\[k' = \dfrac{moles_{micelle}}{moles_{aqueous}} \tag{equation 3.1}\]

\[υ_{apparent} = υ_{eof} \dfrac{η_{aqueous}}{η_{micelle} + η_{aqueous}} + υ_{micelle} \dfrac{η_{micelle}}{η_{micelle} + η_{aqueous}} \tag{equation 3.2}\]

Click here to see the derivation of k’ for neutral compounds in Appendix A

\[k' = \dfrac{t_R - t_{eof}}{t_{eof} ( 1 - \dfrac{t_R}{t_{micelle}} )}  \tag{equation 3.14}\]

Application of MEKC to charged analyte

MEKC may also be applied to separate charged analyte of similar charge-to-size ratio. When charged analyte associates with micelle it assumes the micelle velocity and when charged analyte is not associated with micelle it has a velocity comprised of both bulk electroosmotic flow and electrophoretic mobility. Retention factor is also determined from measurable parameters for charged compounds subject to MEKC. However, the calculation includes contributions from electrophoretic mobility. In the case of MEKC separation of negatively charged analyte, the apparent velocity of the compound in aqueous component of the running buffer is the difference of the bulk electroosmotic flow to ward the detection window, and the electrophoretic velocity away from the detection window (towards the injection end of the capillary). The velocity components for an anionic compound separated using MEKC is described by equation 3.15. Using a derivation similar to that for neutral analytes the equation for capacity factor is expressed by equation 3.31. In this case mobility, μ, is related to velocity by electric field, where electric field is applied voltage divided by total capillary length. See equations 3.28a-c in the derivation of k’ for anions.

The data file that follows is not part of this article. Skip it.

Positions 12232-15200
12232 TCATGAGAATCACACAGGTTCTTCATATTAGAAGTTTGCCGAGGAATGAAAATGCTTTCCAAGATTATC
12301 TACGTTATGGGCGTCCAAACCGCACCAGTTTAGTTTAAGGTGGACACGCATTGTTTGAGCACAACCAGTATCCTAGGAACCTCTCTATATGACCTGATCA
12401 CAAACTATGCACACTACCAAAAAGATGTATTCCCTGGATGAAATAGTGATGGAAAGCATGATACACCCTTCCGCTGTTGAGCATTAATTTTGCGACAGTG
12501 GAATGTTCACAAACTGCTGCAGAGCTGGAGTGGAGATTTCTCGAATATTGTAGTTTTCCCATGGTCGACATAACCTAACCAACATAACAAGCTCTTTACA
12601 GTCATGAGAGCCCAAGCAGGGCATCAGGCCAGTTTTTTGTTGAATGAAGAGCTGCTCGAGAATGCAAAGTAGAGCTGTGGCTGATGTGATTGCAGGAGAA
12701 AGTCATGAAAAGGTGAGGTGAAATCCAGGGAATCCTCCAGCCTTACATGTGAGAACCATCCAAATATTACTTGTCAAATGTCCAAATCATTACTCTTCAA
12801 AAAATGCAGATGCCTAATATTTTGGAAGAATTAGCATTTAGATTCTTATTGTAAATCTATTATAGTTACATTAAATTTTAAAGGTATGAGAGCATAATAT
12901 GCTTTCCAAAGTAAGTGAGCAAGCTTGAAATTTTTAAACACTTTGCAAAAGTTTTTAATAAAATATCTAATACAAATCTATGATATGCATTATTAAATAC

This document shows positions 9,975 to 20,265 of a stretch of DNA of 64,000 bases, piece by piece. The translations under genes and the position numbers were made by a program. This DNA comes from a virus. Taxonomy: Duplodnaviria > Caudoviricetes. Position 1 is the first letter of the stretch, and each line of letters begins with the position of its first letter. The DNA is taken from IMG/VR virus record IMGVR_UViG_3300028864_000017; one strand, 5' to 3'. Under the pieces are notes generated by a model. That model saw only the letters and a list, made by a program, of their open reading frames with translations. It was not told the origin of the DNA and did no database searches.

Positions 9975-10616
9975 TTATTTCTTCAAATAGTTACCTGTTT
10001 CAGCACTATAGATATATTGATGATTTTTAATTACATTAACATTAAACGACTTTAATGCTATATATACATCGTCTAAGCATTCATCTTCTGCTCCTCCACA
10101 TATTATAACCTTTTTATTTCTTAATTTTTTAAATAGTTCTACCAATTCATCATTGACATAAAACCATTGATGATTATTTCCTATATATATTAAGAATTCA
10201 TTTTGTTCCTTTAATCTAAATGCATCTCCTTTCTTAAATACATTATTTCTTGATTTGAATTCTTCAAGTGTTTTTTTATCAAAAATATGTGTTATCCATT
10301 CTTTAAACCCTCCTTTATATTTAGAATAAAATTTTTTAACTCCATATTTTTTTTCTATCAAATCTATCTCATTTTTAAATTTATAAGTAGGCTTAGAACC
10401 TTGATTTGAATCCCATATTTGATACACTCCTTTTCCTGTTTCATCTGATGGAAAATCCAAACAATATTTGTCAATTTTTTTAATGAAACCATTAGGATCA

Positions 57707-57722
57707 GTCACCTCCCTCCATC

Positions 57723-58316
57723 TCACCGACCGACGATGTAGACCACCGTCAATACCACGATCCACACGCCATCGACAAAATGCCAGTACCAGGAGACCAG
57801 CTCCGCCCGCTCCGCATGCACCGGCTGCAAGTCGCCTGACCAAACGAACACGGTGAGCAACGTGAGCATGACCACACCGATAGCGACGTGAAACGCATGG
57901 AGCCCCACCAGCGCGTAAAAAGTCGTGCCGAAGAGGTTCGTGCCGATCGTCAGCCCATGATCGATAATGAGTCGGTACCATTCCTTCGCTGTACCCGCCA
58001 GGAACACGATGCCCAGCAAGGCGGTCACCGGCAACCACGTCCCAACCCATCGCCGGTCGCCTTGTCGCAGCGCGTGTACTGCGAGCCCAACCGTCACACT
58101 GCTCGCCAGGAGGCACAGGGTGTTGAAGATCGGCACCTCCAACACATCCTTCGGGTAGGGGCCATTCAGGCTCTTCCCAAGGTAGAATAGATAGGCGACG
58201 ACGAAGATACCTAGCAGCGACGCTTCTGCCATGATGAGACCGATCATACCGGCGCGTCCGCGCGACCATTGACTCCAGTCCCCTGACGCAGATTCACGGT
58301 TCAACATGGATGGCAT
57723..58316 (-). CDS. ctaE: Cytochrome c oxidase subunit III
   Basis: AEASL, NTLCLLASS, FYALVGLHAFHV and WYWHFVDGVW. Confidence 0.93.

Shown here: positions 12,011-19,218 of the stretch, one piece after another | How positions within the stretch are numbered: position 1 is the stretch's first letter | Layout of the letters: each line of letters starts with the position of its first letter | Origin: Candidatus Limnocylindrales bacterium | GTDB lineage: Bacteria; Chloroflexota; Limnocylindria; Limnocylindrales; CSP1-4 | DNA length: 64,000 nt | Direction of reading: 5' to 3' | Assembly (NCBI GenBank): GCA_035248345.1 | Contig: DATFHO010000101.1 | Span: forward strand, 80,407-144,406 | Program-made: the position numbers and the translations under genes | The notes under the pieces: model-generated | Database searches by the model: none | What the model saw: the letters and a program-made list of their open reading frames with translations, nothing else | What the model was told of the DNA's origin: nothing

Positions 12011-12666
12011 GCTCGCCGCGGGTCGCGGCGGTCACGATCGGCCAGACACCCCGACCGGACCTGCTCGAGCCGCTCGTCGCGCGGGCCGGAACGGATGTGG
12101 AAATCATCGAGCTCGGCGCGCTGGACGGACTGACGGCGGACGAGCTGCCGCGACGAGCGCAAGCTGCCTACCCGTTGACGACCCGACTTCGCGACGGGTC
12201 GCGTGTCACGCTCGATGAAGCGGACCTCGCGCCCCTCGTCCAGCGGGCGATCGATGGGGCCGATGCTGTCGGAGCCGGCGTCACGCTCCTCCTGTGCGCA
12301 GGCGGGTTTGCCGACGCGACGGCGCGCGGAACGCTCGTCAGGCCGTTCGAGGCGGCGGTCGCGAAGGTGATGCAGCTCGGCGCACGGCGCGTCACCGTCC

\[υ_{apparent} = υ_{eof} \dfrac{η_{aqueous}}{η_{micelle} + η_{aqueous}} + υ_{eph\_analyte} \dfrac{η_{aqueous}}{η_{micelle} + η_{aqueous}} + υ_{micelle} \dfrac{η_{micelle}}{η_{micelle} + η_{aqueous}} \tag{equation 3.15}\]

Click here to see the derivation of k’ for anions in Appendix B

\[k' = \dfrac{t_{anion\_MEKC} \left(1 + \dfrac{μ_{eph\_anion}} {μ_{eof\_MEKC}}\right) − t_{eof\_MEKC}}{t_{eof\_MEKC} \left(1 − \dfrac{t_{anion\_MEKC}}{t_{n−dec\_MEKC}}\right)} \tag{equation 3.31}\]

There are a variety of other conditions that may be used for MEKC to facilitate the separation of anions, neutral compounds, or cations. Micelles may have a net negative charge, as in the case of SDS. They may also have a net neutral charge, or net positive charge. In the later case, the user needs to consider the interaction of cationic surfactant with anionic capillary surface, since the introduction of cationic surfactant often reverses electroosmotic flow. Other, more sophisticated micelles have been used in MEKC, including, mixed micelles, polymeric micelles, polyelectrolyte micelle complexes and bicelles. Depending on the transport mechanisms for analyte and micelle, the derivation for retention factor may be different from what is outlined in Appendices A and B. The discussion of these other systems in further detail is beyond the scope of this Learning Module. Instead, the reader is referred to other sources that provide an in depth discussion of the derivation of expressions for retention factor [2-4].